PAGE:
Alarming Trend: Backups Are Now a Ransomware Target

By: Jim McGann, Vice President Marketing & Business Development, Index Engines

Intelligence needed for a quick and reliable recovery process

When ransomware started penetrating firewalls and attacking organizations’ data, analysts and hardware providers preached backup as the best way to recover. And many organizations have relied on this for their cyber resiliency strategy.

Now an alarming trend has developed with more sophisticated ransomware attacking and disabling backup to cripple organizations and drive ransom demands higher.

FBI alerts and top tier security publications have noticed.

  • In September the FBI and Cybersecurity and Infrastructure Security Agency (CISA) warned: Malicious actors have also added tactics, such as encrypting or deleting system backups—making restoration and recovery more difficult or infeasible for impacted organizations. 
  • Conti Ransomware Adds Ability to Compromise Backups, according to a report published in September, which details how Conti has honed its backup destruction to a fine art. After all, backups are a major obstacle to encouraging ransomware payment. ( )
  • FBI Alert on Hive Ransomware from August seeks processes related to backups, anti-virus/anti-spyware, and file copying and terminates them to facilitate file encryption.

Many organizations have not.

“Organizations are overly confident that their backups have integrity and can be used to recover data when they are hit by a ransomware attack, Index Engines vice President Jim McGann said. “Cyber criminals do not want organizations to easily recover, so they have set their sights on backup; corrupting, encrypting or deleting them, to make a very challenging to execute a reliable and timely recovery.  This allows them to ask for more extreme ransoms.”

Backups are not enough, according to experts at Index Engines, the makers behind CyberSense, which detects signs of data corruption and facilitates quick recovery from a ransomware attack. Backups can be compromised, as we are now seeing.  Relying on backups to recover from a ransomware attack is no longer a viable strategy and it is important to validate the integrity of data in backups and the backups themselves to have confidence that a quick and reliable recovery process can be executed. 

But backups are the right place to start, as long as it addresses the influx of sophisticated attacks that are already being seen and will continue become the “industry standard” for ransomware in the coming quarters.

Backups should provide the isolation needed from cyberattacks, immutability from destructive threats, and, most importantly, the intelligence to know if that data has already been compromised.

  • Isolation. Cybercriminals cannot access, steal and corrupt data they do not know exists. Isolating backups of core infrastructure, critical files, and databases with an operational air gap offers an integral first step to keeping data out of reach.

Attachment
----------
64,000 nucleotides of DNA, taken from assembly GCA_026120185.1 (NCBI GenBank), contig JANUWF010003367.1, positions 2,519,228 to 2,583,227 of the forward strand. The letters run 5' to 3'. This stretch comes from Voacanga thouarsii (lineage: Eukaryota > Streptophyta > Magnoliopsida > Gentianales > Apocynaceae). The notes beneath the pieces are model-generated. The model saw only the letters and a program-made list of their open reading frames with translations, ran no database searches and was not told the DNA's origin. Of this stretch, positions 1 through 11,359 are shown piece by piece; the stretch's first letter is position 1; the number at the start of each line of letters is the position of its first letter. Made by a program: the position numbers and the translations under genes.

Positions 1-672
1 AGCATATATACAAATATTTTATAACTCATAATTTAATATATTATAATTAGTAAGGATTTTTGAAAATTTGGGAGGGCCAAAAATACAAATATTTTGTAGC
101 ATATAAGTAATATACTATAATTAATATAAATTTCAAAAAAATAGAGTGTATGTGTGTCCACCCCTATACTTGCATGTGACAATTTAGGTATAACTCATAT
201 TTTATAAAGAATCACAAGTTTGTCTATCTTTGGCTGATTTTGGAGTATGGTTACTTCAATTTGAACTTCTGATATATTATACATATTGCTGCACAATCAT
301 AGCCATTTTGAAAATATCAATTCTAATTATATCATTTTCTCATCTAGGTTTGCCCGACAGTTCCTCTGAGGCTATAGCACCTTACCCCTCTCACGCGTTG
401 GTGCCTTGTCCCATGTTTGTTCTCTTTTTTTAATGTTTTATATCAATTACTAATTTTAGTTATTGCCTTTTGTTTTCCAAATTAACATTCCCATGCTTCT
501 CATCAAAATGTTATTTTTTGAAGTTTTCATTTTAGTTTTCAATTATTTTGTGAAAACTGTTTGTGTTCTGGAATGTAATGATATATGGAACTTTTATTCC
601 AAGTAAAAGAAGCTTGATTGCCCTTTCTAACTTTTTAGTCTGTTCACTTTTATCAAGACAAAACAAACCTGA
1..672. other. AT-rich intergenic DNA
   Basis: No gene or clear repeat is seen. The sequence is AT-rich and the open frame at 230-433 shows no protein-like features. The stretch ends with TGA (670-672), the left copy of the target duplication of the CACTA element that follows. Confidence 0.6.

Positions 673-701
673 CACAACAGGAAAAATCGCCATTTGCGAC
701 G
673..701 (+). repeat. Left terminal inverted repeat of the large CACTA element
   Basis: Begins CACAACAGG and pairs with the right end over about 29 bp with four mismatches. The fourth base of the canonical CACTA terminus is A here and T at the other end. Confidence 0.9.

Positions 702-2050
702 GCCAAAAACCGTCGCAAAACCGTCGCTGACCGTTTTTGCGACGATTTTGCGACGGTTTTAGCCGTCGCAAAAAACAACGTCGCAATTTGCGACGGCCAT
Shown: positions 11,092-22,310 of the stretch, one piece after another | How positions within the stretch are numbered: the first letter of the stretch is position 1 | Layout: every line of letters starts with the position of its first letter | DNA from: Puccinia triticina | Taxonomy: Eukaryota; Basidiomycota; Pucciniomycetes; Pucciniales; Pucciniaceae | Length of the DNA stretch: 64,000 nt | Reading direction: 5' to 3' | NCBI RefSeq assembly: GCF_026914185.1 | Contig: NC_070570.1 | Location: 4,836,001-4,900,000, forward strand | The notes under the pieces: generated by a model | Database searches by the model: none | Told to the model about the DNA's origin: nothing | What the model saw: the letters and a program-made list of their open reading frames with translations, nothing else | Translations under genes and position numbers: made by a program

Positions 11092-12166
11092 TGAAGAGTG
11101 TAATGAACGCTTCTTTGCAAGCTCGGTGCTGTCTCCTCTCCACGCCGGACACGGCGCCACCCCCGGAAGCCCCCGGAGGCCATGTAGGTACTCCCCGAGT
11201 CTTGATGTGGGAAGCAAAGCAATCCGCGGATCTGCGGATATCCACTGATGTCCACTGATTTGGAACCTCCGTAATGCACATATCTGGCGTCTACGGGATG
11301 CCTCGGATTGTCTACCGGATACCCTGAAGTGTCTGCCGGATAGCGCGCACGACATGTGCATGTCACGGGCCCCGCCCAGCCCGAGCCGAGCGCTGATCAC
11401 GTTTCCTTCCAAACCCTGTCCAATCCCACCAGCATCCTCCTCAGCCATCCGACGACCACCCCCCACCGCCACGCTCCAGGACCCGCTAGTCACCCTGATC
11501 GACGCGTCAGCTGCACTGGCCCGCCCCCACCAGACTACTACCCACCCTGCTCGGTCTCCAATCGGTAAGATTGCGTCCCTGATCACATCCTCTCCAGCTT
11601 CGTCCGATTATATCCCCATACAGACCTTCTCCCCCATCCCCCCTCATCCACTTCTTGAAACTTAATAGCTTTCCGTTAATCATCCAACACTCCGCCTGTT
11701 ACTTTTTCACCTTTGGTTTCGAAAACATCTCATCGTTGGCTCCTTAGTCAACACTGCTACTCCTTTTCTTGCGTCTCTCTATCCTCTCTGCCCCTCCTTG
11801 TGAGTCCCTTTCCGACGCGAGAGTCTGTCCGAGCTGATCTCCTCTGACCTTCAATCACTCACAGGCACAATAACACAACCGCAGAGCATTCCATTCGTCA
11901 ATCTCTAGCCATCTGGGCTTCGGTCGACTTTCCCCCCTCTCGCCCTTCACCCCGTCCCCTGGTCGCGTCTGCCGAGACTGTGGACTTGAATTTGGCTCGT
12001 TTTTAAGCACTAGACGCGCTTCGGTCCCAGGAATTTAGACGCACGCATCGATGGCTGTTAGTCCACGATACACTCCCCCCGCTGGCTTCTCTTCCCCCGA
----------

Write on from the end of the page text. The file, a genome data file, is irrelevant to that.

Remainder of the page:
• Immutability. Deploying advanced technology to lock down the protected data and ensure that no bad actors can tamper with it, corrupt it or destroy it is critical to ensuring reliable recovery.  There have been many instances of cybercriminals or insider threats destroying backup catalogs and data sets to create an unrecoverable environment.  Immutability will provide confidence that data is secure and protected from harm.
  • Intelligence. It is off the network and tamper-proof. But, is the data good? Sophisticated attacks, attacks that hide deep inside the content, are becoming more commonplace and circumventing detection tools. Adding machine learning and full-content analytics to this secured data offers insight into how the data has changed and can alert to signs of corruption. Early detection provides the ability to recover quickly with confidence that data is clean. Leveraging intelligence can limit data loss to hours and specific files, not days, weeks and complete backups. 

Companies need to get their business operational quickly, but this leaves organizations with few options, many of which aren’t ideal for business operations. Paying a ransom and getting encryption keys is a common path they seek, putting them on a list for another attack and putting their faith in cyber criminals the encryption keys will work. Or they spend days searching for good backups so they can restore clean data resulting in a major delay to return to a steady state.

This is where intelligence comes in. Being able to know what was compromised and when, allows for an intelligent return to business operation quickly.

Jim McGann, Vice President Marketing & Business Development, Index Engines

Jim McGann has extensive experience with the eDiscovery and Information Management in the Fortune 2000 sector. Before joining Index Engines in 2004, he worked for leading software firms, including Information Builders and the French based engineering software provider Dassault Systemes. He is a frequent writer and speaker on the topics of big data, backup tape remediation, electronic discovery and records management. 

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